To develop an effective, patient-centred and sustainable service, we set up a virtual clinic (VC) for patients with Parkinson’s disease, combining phone consultations and reports from wearable technology. The Parkinson’s Kinetigraph (PKG) is a wrist-worn device providing objective motor assessment, generating a report used by clinicians to optimise medication regimens.
A pilot study of VC was designed using quality improvement methodology. For a VC appointment, patients were phoned by a clinician. After discussing symptoms and reviewing the PKG report, the clinician could decide on any medication changes or other interventions and relay this to the patient’s general practitioner in a clinic letter. Patient feedback was gathered via questionnaires and data collected on the outcomes and timings of the consultations.
Over 12 clinics, 61 patients had VC appointments. Of questionnaire respondents, 89% were satisfied with VC (n=41). At VC, the clinician was able to make a treatment decision comparable to a face-to-face clinic in 79% of cases (n=48). Reasons appointments were deemed unsuccessful included issues with the PKG, speech or hearing problems and complex phase of disease. VC appointments, including administration time, last on average 22 min. This compares to 20 min face-to-face appointments but these do not include administration time.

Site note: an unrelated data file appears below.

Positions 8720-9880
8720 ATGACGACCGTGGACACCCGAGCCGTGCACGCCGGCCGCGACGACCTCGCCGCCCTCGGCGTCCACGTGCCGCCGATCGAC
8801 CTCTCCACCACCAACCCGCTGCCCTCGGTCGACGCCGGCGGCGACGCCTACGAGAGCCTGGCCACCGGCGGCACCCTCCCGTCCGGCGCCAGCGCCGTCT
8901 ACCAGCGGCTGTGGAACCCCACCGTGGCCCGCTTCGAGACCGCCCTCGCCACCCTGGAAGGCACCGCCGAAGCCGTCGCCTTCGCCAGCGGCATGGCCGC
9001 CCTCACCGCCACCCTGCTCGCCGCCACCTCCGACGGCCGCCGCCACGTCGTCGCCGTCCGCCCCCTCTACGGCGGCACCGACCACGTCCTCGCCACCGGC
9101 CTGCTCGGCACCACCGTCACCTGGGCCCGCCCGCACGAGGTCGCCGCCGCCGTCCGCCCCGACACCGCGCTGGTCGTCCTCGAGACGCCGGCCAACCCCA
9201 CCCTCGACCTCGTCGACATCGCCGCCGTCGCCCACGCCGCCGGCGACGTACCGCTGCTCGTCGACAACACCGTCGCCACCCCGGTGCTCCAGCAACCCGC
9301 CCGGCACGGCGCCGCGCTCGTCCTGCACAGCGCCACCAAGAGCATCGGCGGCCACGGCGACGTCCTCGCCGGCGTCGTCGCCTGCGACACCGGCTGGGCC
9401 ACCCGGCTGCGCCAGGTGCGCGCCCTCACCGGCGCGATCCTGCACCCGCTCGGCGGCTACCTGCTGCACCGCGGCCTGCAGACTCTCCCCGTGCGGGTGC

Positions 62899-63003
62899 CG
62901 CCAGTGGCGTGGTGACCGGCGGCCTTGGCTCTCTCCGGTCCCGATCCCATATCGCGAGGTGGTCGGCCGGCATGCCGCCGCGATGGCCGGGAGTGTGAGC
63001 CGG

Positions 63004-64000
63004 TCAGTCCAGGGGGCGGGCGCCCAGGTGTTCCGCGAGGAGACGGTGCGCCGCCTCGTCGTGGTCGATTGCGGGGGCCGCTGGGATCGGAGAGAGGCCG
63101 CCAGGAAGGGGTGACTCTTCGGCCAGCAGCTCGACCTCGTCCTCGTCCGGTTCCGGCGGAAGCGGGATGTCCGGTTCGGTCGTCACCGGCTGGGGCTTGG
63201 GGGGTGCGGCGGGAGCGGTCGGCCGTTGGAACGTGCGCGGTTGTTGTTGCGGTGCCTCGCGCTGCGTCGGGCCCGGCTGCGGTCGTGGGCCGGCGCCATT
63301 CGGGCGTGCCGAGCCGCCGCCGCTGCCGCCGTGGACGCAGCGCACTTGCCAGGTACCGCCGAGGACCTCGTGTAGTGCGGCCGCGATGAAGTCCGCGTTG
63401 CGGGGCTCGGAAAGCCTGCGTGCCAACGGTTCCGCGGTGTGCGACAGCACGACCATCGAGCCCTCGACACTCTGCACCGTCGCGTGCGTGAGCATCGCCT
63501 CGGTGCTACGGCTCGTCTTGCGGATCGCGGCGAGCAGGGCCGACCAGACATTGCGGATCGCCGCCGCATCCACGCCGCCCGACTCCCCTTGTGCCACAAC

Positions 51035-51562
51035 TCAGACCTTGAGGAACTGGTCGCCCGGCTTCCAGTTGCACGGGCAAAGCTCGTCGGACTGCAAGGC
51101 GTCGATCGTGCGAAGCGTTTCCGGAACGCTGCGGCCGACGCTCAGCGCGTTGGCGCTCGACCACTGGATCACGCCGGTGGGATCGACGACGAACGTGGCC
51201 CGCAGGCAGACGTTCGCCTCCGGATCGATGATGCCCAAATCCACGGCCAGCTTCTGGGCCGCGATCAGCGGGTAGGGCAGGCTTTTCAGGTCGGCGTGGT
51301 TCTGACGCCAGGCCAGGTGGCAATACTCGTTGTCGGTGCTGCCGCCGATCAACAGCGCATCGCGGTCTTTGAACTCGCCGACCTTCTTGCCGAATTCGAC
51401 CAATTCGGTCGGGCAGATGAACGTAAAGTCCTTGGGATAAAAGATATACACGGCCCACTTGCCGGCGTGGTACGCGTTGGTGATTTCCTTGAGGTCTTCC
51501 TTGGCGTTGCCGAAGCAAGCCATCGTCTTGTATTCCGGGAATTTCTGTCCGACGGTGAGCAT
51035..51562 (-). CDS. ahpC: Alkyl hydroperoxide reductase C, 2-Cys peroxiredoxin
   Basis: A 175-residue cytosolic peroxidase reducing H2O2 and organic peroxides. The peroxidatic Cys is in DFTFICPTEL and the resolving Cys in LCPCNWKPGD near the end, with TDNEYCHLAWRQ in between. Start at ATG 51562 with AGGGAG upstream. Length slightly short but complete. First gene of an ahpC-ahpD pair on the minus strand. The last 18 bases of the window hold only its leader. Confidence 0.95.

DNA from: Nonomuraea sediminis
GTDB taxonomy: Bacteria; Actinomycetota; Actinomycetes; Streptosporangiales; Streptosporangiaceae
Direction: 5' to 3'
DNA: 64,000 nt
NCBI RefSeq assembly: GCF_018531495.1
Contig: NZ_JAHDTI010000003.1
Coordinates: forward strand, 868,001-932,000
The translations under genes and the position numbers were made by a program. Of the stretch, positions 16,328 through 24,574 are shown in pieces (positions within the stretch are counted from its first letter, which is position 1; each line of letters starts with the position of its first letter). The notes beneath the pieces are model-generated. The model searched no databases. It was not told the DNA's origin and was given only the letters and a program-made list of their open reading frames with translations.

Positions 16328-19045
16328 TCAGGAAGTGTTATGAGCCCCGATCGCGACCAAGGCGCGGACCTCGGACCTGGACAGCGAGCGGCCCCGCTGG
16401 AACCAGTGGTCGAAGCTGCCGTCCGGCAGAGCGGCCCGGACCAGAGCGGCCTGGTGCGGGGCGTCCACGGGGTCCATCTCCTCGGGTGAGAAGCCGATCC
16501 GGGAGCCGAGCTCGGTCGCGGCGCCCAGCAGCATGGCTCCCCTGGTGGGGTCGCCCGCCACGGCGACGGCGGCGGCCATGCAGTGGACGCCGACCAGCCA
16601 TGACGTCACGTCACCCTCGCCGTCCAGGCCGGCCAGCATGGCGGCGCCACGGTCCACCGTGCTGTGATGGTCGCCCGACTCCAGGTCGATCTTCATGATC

We have demonstrated a safe and effective VC template. Most VC appointments are equivalent to face-to-face clinic in terms of treatment outcome. Success could be further improved by appropriate patient selection. Using VC is time saving and can result in releasing face-to-face appointment slots for those in urgent need or newly referred patients. Further cost analysis is required; the cost of the PKG alone is more expensive than a face-to-face appointment, but this does not take into account other value added, such as patient convenience and satisfaction, and reduced need for ambulance transport.

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References

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